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Technology and business continuity in 2012

By Paddy Falls, CTO Neverfail.

Technology is widely accepted as one of the key driving forces behind modern-day business. Going into 2012, there will be a plethora of solutions options being introduced to the market that will undoubtedly optimise enterprise efficiency. Often it can prove difficult to see the wood from the trees, which is why understanding future technology trends is key to ensuring your company makes the right investments in 2012, especially with economy forecasts remaining extremely unclear.

Despite this uncertainty, business continuity solutions remain popular as organizations look to safeguard against business and reputational damage that can be caused by critical application downtime. However for many businesses the choices around business continuity solutions seem confusing. Does business continuity incorporate both high availability (HA) and disaster recovery (DR)? What part does virtualization and cloud play in providing business continuity?

In 2012 Neverfail sees this confusion beginning to resolve itself. Single solutions incorporating HA and DR and exploiting the strengths of virtualization and cloud are emerging which provide the underlying components for a complete and affordable business continuity plan.

Customers very much require a solution that solves availability challenges across multiple environments. We are seeing the majority of virtualization customers investing in VMware to simplify their datacentres and reduce overheads. However, this investment alone cannot deliver business continuity of both the physical and virtual environments together. This is particularly important because tier-one applications often run on physical infrastructure and are therefore key to any business continuity solution.

Virtual management tools on their own offer no automation or integration between virtual and physical environments which can be limiting for end users. This can ultimately mean that the adoption of virtualization will not deliver the efficiencies it promises. Users want a solution that can manage application uptime across physical and virtual environments, on a single interface, as the complexity and cost of managing separate tools can be off-putting. As businesses increasingly want to benefit from the capital and operational savings that virtualization can afford, 2012 is likely to be a vital year for tools which can integrate fully with popular virtualization platforms to help manage heterogeneous environments. The overall solution must also combine HA and DR to provide a complete business continuity solution that protects against all failures.

According to a recent Gartner report(1), the management of unplanned downtime can often sway customers when choosing hypervisors. Leading virtualization platforms operate with different strategies when tackling the downtime challenge and it is therefore important to assess each vendor’s strategy before choosing a solution. Virtualization solutions, such as VMware, do not offer HA and DR support for physical infrastructure. However third party vendors can add support for physical servers which can be managed via VMware’s interface. For example, Neverfail’s new Virtual Availability Director works in tandem with VMware to deliver management of application uptime across heterogeneous environments.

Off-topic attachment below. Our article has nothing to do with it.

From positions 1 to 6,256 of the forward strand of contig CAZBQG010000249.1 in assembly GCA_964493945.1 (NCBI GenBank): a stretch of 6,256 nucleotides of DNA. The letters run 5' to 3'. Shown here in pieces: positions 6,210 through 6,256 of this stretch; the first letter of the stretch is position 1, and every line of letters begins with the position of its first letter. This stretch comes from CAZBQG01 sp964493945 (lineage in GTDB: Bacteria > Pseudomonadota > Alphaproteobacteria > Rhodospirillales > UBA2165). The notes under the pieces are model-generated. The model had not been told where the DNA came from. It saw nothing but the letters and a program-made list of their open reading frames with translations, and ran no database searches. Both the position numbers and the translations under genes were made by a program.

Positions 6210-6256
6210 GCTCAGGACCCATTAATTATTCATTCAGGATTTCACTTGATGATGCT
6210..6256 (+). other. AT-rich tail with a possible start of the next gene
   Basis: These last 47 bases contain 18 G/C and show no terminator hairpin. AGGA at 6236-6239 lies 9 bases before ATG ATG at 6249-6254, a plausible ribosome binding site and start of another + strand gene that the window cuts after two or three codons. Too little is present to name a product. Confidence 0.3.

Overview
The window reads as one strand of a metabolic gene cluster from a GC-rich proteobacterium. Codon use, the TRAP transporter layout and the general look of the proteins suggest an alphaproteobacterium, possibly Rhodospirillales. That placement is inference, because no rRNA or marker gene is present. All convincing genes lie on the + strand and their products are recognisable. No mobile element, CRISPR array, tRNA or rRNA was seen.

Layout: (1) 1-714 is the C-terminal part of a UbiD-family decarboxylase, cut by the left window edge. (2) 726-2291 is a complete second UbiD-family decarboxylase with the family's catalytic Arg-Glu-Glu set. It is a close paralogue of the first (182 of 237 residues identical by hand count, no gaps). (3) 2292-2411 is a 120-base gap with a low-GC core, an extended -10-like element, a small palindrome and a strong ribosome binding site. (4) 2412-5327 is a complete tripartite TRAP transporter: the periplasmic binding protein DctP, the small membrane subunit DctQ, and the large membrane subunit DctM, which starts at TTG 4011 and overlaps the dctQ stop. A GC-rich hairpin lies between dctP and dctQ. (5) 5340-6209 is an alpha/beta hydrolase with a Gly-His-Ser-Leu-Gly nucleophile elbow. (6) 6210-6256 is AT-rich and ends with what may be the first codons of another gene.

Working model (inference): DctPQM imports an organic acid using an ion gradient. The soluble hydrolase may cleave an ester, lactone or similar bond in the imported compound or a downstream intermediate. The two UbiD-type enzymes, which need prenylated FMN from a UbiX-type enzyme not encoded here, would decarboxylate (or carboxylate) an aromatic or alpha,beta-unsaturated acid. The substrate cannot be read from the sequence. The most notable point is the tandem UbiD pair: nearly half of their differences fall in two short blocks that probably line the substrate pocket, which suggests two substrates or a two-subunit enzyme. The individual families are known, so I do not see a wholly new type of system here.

Cloud is also a big talking point from a DR perspective going into 2012. However prospective cloud interest is often undermined by stories of infrastructure failing in the press, such as RIM’s catastrophic service interruption in October 2011, which resulted in global damage to the business’ reputation. It is these examples which add gas to the fire of cloud apprehension, but these high-profile mistakes are allowing lessons relating to cloud resilience to be quickly learnt. For example, hosting your DR site in the cloud (or DR-as-a-Service) is slowly entering the availability arena for careful consideration.

Naturally, the main advantages of a DR cloud offering lies in the switch from capital to operational spend since the need for secondary in-house infrastructure is negated. Instead, crucial savings are delivered via sharing infrastructure with other cloud users. Cloud DR is a good example of an ‘elastic cloud application' which means you can pay only for the infrastructural resources that you use on an intermittent basis – a simple pay-as-you-go model. A common contractual measure with cloud providers is that customers only pay the full cost of switching to applications on the DR site in the event of a disaster, proving beneficial to the balance sheet.

While hosting your DR site in the cloud might appear to be accompanied by a certain level of risk if that cloud hosting provider fails, this risk is much less than having your live applications running in the cloud. In practice, the cloud provider is likely to have higher availability than at an internal DR site, but at a fraction of the cost. So cloud DR is a win-win from a cost and availability perspective. This does pave the way for cloud DR as a firm service option and will certainly be a heavy discussion point in 2012.

2012 promises to unfold more virtualization and cloud computing options which will further benefit both the organizations and end-users which operate in extremely competitive environments. With an uncertain year ahead from an economic perspective, companies need to primarily ensure business priorities are addressed and handled. Utilising the next wave of business continuity solutions based on virtualization and cloud technologies offers an opportunity to protect business critical processes while continuing to reduce IT costs.


•Date: 26th January 2012 • Region: World •Type: Article • Topic: ICT continuity

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